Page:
False Alarm Update: Dallas Dealers Ask for Delay to Verified Response


City officials in Dallas are considering a delay in the implementation of a verified response policy after a local alarm association sent a letter to Dallas’ police chief urging a delay. Meanwhile, Dallas’ city attorney is looking into charges that city officials who were the architects of the policy took kickbacks from security guard companies, which stand to gain from the new policy.

Under the new alarm ordinance, passed by the Dallas City Council on Dec. 14, officers will no longer respond to commercial burglar alarms unless they are verified by a private security guard hired by the alarm company. Police response will continue for residential customers, though they will see increased false alarm fines and could have their permits revoked after eight false alarms in a year.

The start of a slow roll-out of the new policy was set to begin on Feb. 1, where commercial customers will be under the new policy after their permit renewal date. Industry leaders, led by North Texas Alarm Association (NTAA) President Chris Russell, are asking for a delay to June 1 for the start of the phased roll-out.

In the letter to Police Chief David Kunkle, Russell says more time is needed to either prepare for the verified response plan in place, or work on options for an “alternative response plan.”

“The Dallas City Council based its support of verified response, in part, on the belief that private security guards are available throughout the city to respond to alarms in a timely manner,” says Russell in the letter. “I hope you would agree that fairness and equal protection for our citizens requires that guard services be available throughout the entire community and that these services are organized to be able to respond to alarms in a timely manner before police response is curtailed. This is not the current situation.”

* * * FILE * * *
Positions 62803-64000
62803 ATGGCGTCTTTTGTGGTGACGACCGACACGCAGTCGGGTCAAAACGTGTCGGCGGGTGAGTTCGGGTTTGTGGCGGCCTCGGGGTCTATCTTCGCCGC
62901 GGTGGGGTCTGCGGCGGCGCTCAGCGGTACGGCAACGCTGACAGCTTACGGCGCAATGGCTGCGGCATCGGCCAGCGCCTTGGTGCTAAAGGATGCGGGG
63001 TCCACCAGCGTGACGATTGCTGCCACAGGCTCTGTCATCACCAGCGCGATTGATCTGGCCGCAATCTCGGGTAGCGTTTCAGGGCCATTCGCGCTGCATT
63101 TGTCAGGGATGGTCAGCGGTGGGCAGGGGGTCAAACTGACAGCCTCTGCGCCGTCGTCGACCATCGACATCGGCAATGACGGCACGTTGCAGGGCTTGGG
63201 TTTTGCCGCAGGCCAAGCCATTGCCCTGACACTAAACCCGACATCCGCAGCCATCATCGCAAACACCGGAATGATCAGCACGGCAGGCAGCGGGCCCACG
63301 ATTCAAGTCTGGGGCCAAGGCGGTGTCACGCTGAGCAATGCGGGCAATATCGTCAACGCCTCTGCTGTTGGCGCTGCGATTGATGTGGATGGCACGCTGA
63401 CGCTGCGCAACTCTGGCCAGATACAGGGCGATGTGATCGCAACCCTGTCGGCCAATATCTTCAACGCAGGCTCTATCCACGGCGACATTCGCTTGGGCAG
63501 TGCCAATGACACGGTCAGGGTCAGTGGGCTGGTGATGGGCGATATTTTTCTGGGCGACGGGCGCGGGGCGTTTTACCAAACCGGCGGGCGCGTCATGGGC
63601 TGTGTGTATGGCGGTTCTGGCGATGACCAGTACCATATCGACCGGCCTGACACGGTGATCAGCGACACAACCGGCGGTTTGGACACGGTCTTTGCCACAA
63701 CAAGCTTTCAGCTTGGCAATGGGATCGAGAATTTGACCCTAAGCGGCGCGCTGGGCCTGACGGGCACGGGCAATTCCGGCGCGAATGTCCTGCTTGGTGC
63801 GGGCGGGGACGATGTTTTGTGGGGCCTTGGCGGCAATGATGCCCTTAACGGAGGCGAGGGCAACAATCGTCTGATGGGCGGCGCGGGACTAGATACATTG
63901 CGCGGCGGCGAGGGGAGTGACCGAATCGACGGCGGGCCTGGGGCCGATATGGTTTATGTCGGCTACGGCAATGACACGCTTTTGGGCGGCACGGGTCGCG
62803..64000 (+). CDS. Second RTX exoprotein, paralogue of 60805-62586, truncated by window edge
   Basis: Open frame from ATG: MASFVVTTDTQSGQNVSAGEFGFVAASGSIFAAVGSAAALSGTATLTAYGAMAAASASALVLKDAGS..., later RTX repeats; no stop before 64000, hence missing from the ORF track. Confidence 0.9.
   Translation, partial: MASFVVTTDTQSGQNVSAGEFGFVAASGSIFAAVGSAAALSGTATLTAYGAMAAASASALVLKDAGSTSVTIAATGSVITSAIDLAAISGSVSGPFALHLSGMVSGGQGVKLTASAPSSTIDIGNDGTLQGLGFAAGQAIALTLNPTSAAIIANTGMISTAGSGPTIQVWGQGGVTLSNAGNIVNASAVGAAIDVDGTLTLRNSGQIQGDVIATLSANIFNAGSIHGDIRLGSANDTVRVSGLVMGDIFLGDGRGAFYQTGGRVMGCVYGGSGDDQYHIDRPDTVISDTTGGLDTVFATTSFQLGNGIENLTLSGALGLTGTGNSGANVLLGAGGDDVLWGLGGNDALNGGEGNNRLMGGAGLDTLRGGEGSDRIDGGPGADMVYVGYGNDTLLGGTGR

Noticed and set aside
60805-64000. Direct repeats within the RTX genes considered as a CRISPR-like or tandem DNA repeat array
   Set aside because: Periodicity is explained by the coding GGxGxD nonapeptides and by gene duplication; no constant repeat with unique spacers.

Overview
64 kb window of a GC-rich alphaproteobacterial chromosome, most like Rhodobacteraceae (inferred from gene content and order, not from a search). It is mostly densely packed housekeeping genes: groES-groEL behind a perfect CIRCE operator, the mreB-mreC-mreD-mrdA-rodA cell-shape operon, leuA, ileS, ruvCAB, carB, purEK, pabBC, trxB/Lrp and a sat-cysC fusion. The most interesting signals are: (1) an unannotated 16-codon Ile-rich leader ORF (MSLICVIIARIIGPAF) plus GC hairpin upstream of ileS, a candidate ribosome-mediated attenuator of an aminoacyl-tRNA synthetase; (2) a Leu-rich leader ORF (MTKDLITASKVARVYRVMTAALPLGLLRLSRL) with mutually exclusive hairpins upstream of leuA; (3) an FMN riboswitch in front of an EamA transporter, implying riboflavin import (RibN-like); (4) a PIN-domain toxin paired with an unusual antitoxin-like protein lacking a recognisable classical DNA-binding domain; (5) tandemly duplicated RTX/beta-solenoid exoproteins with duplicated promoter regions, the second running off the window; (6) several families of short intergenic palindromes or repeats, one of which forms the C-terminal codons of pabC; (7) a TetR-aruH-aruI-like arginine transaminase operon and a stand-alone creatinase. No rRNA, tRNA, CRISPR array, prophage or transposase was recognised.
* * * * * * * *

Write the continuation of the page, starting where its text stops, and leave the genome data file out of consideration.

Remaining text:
A task force set up by the NTAA has found that only one security guard company is currently capable of responding to alarms south of Interstate 30 and most of the guard companies reached by alarm companies said they wouldn’t be ready to respond to alarms by Feb. 1.

CBS 11 in Dallas says that in response to the letter, the Dallas city attorney’s office is looking into how it could delay the implementation of the program.

The television station also reports that the city attorney is also looking into whether members of the city’s Commission on Productivity and Innovation, which first recommended the city start the verified response program, may have taken illegal donations from security guard companies. CBS 11 reports city documents show two security guard companies provided $15,000 to the commission to lobby itself and the public for the new policy.

Commission Chairman Larry Davis defended taking the donations, saying it was a small amount compared to the amount of money raised by the alarm industry to oppose the program. “I never really thought it was a conflict of interest,” Davis told CBS 11. “It was never the intent for us to do anything that would give the wrong impression.”

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